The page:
Acid cherries are less vigorous than sweet varieties and only grow to a height of around 3-3.5m (10-12ft) when grown on Colt rootstock.
Plant bare-root trees between November and March, and container-grown ones preferably in autumn or spring.
Dig a hole 60x60cm (2x2ft) and 30cm (12in) deep. Add a layer of organic matter - such as compost or well-rotted manure - to the base of the hole and dig in. Place the roots of the tree in the planting hole and adjust the planting depth so that the old soil mark on the trunk is level with the soil surface.
Now mix in more organic matter to the soil and fill in the planting hole. Stake the tree with a rigid tree stake and two tree ties so that it is fully supported against the prevailing winds. Water in well, apply a granular general feed over the soil around the tree and add a 5cm (2in) deep mulch of well-rotted garden compost or bark chippings around the root area.
Large patio pots (minimum of 40-50cm/16-20in in diameter) can be used to grow cherries on semi-dwarfing rootstocks. Use John Innes No 3 Compost, as its weight will help with stability of the container.
Once established, cherry trees are unlikely to need regular watering, except in very dry conditions, but may need watering when the fruit is developing to help ensure a bumper crop. But avoid watering prior to picking as this can cause the skin to split.
Trees growing in containers, however, will need regular watering in spring and summer to prevent the compost drying out.
Add a controlled-release or granular plant food to the soil surface each spring to ensure the tree is fed throughout the growing season. Trees that produce poor crops of fruit will benefit from feeding with sulphate of potash.
Cherry flowers can be susceptible to frost damage, so wherever practical cover with horticultural fleece when frost is predicted.
If you buy a fully trained cherry tree it will need little in the way of pruning for the first few years at least.
Pruning must always be carried out when the tree is in full growth – usually any time from May to the end of August. Pruning at other times of year risks infections from disease – particularly bacterial canker, which can kill even fully grown trees.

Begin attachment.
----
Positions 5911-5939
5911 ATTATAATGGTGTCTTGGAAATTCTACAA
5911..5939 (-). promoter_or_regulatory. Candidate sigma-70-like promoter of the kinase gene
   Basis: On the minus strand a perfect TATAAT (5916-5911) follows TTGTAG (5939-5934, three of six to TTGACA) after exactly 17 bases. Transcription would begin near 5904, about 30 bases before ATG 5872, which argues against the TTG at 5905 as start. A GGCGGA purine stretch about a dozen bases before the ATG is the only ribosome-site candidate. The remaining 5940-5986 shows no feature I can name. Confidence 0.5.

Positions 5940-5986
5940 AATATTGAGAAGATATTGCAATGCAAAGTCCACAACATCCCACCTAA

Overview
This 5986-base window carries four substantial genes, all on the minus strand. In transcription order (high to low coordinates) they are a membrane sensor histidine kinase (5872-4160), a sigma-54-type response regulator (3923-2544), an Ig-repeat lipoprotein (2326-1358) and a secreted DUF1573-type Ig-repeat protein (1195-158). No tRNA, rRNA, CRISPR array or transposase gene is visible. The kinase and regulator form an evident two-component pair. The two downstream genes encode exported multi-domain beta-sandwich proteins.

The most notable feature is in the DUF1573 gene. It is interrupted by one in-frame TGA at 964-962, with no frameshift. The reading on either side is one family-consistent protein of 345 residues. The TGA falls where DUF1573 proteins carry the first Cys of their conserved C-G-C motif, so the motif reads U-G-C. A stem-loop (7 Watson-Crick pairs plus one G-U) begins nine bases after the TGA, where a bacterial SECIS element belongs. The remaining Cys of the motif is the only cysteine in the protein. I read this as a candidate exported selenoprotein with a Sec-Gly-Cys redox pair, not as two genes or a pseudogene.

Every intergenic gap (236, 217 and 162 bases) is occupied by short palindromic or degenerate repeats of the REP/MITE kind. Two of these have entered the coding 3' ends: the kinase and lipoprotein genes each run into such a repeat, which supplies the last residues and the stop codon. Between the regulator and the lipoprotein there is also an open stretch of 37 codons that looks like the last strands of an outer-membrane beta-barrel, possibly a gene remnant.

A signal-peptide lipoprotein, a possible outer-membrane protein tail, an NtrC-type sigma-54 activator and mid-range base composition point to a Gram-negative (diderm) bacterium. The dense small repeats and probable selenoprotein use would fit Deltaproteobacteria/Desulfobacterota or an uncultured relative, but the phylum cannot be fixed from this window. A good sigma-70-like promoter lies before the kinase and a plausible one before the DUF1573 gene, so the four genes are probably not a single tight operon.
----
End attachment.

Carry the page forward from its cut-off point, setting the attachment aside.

It pays to know what, how and why you're pruning, as wrong or excessive pruning can lead to crop reduction. Most times all you need to do is remove dead, diseased, dying or damaged branches, branches that rub against each other and those that cross from one side of the tree to another.
If you constantly have to prune the top of the tree to reduce its height, then you've probably bought one growing on the wrong rootstock!
Sweet cherries fruit on one-year-old and older wood. The aim of pruning is to remove some of the oldest wood and so replacing it with new growth that will produce a crop the following year.
Acid cherries bear nearly all their fruit on the previous year’s growth.
Free-standing trees Remove one in four or five of the oldest fruited shoots, pruning to a younger sideshoot.
Fans Prune back branches growing away from the wall to two to three leaves. Prune back fruited shoots to a suitable sideshoot to replace the removed shoot.
Pick the fruit once it has developed a good colour, but before it turns too soft, holding it by the stalk, not the fruit itself, which bruises easily. Picking is best done during dry weather.
Sweet cherries are best eaten fresh, but can be stored in the fridge in a plastic bag for up to 7-10 days.